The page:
Haemolytic disease of the newborn
Last updated: Friday, 06, August, 2010
|Key Information||Appropriate Tests|
Maternal alloimmunisation to Rh or other red cell antigens, with development of clinically significant red cell antibodies causing fetal/neonatal haemolysis.
In countries with effective maternal screening and appropriate prophylaxis with Rh(D) immunoglobulin, the prevalence of Rh haemolytic disease of the newborn is greatly reduced; ABO incompatibility is now the commonest cause of haemolytic disease in developed countries.
Maternal blood group, ABO and RhD blood groups and an antibody screen routinely at first antenatal visit (8-12 weeks).
Repeat blood group antibody screen at 26-28 weeks, as dictated by the clinical circumstances and the judgement of the obsterician.
Repeat blood group antibody screen at 28, and 34 weeks. If anti-D prophylaxis is to be given, the blood must be drawn prior to the RhD-IgG being given. If RhD-IgG has already been given an earlier sensitising event, then the antibody screen must still be performed and the date of the prior administration noted on the request form1.
Due to constraints on supply, the Australian Red Cross Blood Transfusion Service currently recommend anti-D at 28 and 34 weeks for first pregnancies in Rh negative women, as well as prophylaxis post natally and for all sensitising events in all Rh negative women without preformed antibodies (see http://www.csl.com.au and http://www.giveblood.redcross.org.au)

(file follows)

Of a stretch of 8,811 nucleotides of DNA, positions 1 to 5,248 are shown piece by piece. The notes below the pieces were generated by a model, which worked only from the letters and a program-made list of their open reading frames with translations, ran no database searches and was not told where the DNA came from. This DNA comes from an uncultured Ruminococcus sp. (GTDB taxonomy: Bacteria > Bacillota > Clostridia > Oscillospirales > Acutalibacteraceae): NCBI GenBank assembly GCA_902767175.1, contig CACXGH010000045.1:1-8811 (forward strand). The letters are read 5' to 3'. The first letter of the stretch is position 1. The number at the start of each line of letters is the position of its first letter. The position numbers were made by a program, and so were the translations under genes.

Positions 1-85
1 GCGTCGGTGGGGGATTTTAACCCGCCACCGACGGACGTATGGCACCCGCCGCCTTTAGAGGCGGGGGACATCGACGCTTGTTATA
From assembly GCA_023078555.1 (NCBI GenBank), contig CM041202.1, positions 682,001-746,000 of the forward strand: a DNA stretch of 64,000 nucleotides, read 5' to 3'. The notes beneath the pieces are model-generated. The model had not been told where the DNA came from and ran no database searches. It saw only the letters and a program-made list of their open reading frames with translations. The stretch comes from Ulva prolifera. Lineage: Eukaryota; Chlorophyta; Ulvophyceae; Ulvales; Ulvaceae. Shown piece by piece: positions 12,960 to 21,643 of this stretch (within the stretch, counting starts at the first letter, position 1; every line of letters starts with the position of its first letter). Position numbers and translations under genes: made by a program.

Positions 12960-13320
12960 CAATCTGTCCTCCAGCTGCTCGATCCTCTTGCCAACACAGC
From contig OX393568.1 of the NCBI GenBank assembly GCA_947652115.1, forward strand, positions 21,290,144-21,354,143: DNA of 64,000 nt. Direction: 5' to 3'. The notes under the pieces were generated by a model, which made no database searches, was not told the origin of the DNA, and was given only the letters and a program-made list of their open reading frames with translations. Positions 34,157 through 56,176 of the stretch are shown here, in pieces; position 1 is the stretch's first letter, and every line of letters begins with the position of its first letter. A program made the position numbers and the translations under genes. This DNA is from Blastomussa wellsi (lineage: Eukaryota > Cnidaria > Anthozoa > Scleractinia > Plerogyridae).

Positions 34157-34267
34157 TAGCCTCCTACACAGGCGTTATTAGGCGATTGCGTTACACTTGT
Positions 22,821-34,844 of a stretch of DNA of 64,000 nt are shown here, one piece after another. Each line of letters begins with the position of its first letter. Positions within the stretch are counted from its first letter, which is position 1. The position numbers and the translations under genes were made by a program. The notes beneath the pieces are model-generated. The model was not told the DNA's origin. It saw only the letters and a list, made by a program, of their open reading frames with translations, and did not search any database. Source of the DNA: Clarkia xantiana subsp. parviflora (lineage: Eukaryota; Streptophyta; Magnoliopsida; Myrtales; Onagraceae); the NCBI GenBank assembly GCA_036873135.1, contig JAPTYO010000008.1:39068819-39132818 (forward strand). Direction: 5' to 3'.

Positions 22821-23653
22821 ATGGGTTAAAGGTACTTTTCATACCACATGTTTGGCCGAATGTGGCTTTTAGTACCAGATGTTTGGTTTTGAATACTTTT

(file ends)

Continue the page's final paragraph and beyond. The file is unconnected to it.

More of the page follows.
Repeat blood group antibody screen (testing) at 4 week intervals until 32 weeks gestation then every 2 weeks until delivery. Further action depends on specificity, titre and quantitation (where appropriate, e.g. anti-D, anti-c) of the antibody
At risk fetus
If appropriate, serial ultrasound; amniocentesis (bilirubin - amniotic fluid); cordocentesis (cord blood - blood group, direct anti-globulin test, haemoglobin) are used to determine need for intrauterine transfusion. MCA Doppler is now considered the standard of care to measure foetal anaemia.
These pregnancies are best managed in consultation with a fetal medicine specialist, due to the unpredictable course of fetal haemolysis; delivery should be planned at an institution with facilities for exchange transfusion.
Cord blood - blood group, direct antiglobulin test, haemoglobin, blood film; bilirubin.
Maternal blood - blood group and testing for alloantibodies.
If initial tests are negative, testing against the paternal red cells may be required.
Monitor infant haemoglobin, bilirubin to determine the need for exchange transfusion and for measures to reduce unconjugated bilirubin levels.
Elution study may be required. Monitor haemoglobin levels to detirmine need for transfusion.
Cord blood:Rhd status, including weak D.
Maternal: Rh phenotype. Red cell elution study may be required.
FMH testing (Kleihauer test) af ALL Rh negative females who deliver a Rh positive infant to asses adequate dosage of Rh-IgG.
1) Guideleines for Blood Grouping & Antibody Screening in the Antenatal & Perinatal Setting. 3rd edition, March 2007. Australian and New Zealand Society of Blood Transfusion and The Royal Australian and New Zealand College of Obstericians and Gynaecologists: http://www.ranzcog.edu.au/publications/index.shtml
2) The Royal Australian and New Zealand College of Obstetricians and Gynaecologists. College Statement C-Obs 3: "Antenatal Screening Tests" November 2006
3) Antenatal Care for the Healthy Pregnant Woman, NHS and NICE October 2003: http://www.nice.org.uk/CG006